UPDATE: President Obama signed the bill. It’s the law. But you may be surprised to learn that indefinite detention has been the law for a few years now and Obama has always supported it (except when he was running for president of course)
UPDATE 2: I’m sorry, I misunderstood a news article I read. At the time of this update, Obama has not signed the NDAA. He has withdrawn his promise to veto the bill but it is not yet the law.
The Senate just passed S.1867, the text of which can be found [HERE].
It effectively declares that the military is allowed to operate on U.S. soil. In addition, it says that the military can detain suspected terrorists, without trial, indefinitely…and that this power applies to American citizens…on American soil.
Now, thankfully, the Obama administration is threatening to veto the bill if those detainment provisions aren’t thrown out. The full text of the administration’s opinion of the bill can be read [HERE].
Here are a few excerpts:
” The Administration objects to and has serious legal and policy concerns about
many of the detainee provisions in the bill. In their current form, some of these provisions
disrupt the Executive branch’s ability to enforce the law and impose unwise and unwarranted
restrictions on the U.S. Government’s ability to aggressively combat international terrorism;
other provisions inject legal uncertainty and ambiguity that may only complicate the military’s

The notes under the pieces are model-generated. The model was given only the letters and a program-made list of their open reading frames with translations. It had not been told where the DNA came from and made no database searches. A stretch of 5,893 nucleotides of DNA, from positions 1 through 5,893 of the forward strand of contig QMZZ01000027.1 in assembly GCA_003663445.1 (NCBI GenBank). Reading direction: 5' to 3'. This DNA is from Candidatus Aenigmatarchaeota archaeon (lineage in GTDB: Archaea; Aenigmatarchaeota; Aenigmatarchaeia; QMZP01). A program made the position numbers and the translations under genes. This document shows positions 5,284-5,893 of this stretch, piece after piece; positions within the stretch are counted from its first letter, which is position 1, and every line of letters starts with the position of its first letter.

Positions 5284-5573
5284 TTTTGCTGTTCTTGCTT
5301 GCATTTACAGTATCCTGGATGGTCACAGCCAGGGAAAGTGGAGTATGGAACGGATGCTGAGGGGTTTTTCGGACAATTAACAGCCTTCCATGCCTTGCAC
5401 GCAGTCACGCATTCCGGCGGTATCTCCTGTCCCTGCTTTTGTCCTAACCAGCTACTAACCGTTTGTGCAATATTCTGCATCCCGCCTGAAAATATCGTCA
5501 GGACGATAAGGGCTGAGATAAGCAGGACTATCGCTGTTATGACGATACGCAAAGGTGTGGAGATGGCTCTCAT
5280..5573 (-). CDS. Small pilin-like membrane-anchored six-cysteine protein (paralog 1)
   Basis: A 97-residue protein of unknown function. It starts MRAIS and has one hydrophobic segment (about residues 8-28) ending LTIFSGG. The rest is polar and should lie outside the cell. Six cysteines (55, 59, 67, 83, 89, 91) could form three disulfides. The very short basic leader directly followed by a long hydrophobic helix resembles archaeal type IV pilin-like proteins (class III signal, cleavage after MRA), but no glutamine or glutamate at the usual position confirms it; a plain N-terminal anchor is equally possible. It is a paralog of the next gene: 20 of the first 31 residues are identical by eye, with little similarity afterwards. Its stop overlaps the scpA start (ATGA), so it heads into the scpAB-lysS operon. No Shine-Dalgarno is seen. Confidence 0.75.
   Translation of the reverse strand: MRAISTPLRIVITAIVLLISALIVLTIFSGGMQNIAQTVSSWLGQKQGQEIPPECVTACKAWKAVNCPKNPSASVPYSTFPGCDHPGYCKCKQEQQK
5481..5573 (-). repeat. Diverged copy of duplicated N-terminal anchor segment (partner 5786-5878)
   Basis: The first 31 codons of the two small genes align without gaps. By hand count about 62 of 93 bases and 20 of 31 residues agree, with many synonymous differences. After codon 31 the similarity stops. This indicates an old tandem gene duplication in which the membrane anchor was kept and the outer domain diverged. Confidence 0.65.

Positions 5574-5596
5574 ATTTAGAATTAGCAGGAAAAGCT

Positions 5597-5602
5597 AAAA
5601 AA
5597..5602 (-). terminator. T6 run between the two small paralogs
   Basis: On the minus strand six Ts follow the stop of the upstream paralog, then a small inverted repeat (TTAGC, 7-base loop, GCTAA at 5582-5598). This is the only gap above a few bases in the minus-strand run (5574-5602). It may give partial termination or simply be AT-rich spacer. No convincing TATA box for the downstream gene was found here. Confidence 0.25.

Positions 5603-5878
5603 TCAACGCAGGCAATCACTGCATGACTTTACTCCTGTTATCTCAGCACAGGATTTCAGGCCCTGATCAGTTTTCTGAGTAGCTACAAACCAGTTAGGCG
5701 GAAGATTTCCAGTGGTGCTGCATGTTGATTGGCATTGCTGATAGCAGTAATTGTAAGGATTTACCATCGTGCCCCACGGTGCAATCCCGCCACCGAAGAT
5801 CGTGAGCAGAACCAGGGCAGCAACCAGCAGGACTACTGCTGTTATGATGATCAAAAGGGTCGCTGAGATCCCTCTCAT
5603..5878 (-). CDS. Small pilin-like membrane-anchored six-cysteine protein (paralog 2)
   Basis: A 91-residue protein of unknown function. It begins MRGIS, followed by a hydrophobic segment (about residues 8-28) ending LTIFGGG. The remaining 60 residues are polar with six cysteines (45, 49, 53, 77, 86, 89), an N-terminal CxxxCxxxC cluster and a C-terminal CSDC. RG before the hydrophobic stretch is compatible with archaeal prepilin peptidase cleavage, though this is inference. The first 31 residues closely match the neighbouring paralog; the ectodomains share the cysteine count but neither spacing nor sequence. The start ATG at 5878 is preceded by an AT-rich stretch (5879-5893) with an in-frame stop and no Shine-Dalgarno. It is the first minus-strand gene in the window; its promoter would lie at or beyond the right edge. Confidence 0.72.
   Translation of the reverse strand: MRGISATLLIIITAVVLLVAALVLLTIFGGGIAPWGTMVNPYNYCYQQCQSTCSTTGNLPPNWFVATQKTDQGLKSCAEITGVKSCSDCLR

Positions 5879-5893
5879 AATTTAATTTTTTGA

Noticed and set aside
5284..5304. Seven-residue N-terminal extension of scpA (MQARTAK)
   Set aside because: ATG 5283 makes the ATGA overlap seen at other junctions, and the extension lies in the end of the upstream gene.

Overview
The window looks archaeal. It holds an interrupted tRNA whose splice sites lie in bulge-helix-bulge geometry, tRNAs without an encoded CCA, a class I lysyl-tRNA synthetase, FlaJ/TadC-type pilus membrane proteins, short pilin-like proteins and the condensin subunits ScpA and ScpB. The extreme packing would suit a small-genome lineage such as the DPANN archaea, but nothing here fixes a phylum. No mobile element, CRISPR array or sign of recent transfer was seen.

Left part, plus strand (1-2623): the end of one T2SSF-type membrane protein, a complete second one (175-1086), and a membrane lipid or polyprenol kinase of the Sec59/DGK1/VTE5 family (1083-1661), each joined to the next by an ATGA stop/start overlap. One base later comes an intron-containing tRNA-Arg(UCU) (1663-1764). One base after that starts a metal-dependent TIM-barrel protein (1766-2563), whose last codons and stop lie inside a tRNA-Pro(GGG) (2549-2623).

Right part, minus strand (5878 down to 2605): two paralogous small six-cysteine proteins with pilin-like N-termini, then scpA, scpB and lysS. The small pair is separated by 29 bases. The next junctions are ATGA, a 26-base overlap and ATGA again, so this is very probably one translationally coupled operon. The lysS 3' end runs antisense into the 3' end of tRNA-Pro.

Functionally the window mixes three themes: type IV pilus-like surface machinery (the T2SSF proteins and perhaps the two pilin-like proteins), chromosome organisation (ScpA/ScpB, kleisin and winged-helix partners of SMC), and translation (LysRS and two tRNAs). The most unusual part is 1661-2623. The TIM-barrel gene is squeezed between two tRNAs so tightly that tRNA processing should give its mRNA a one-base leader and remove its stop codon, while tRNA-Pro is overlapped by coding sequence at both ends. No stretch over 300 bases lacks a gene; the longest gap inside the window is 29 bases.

operations and detention practices.”
“Because the authorities codified in this section already exist, the Administration
does not believe codification is necessary and poses some risk. After a decade of settled
jurisprudence on detention authority, Congress must be careful not to open a whole new series of 2
legal questions that will distract from our efforts to protect the country. While the current
language minimizes many of those risks, future legislative action must ensure that the
codification in statute of express military detention authority does not carry unintended
consequences that could compromise our ability to protect the American people.
The Administration strongly objects to the military custody provision of section 1032, which
would appear to mandate military custody for a certain class of terrorism suspects. This
unnecessary, untested, and legally controversial restriction of the President’s authority to defend
the Nation from terrorist threats would tie the hands of our intelligence and law enforcement
professionals. Moreover, applying this military custody requirement to individuals inside the
United States, as some Members of Congress have suggested is their intention, would raise
serious and unsettled legal questions and would be inconsistent with the fundamental American
principle that our military does not patrol our streets.
I’m glad to see the Obama administration is taking this stance. Let’s hope he actually follows through with that veto. Somehow I doubt he will. The political ramifications of vetoing any bill that give more power and money to the military are too great. The Republicans will be all over him. Sean Hannity and Glenn Beck (is he even still around?) will call him a terrorist lover.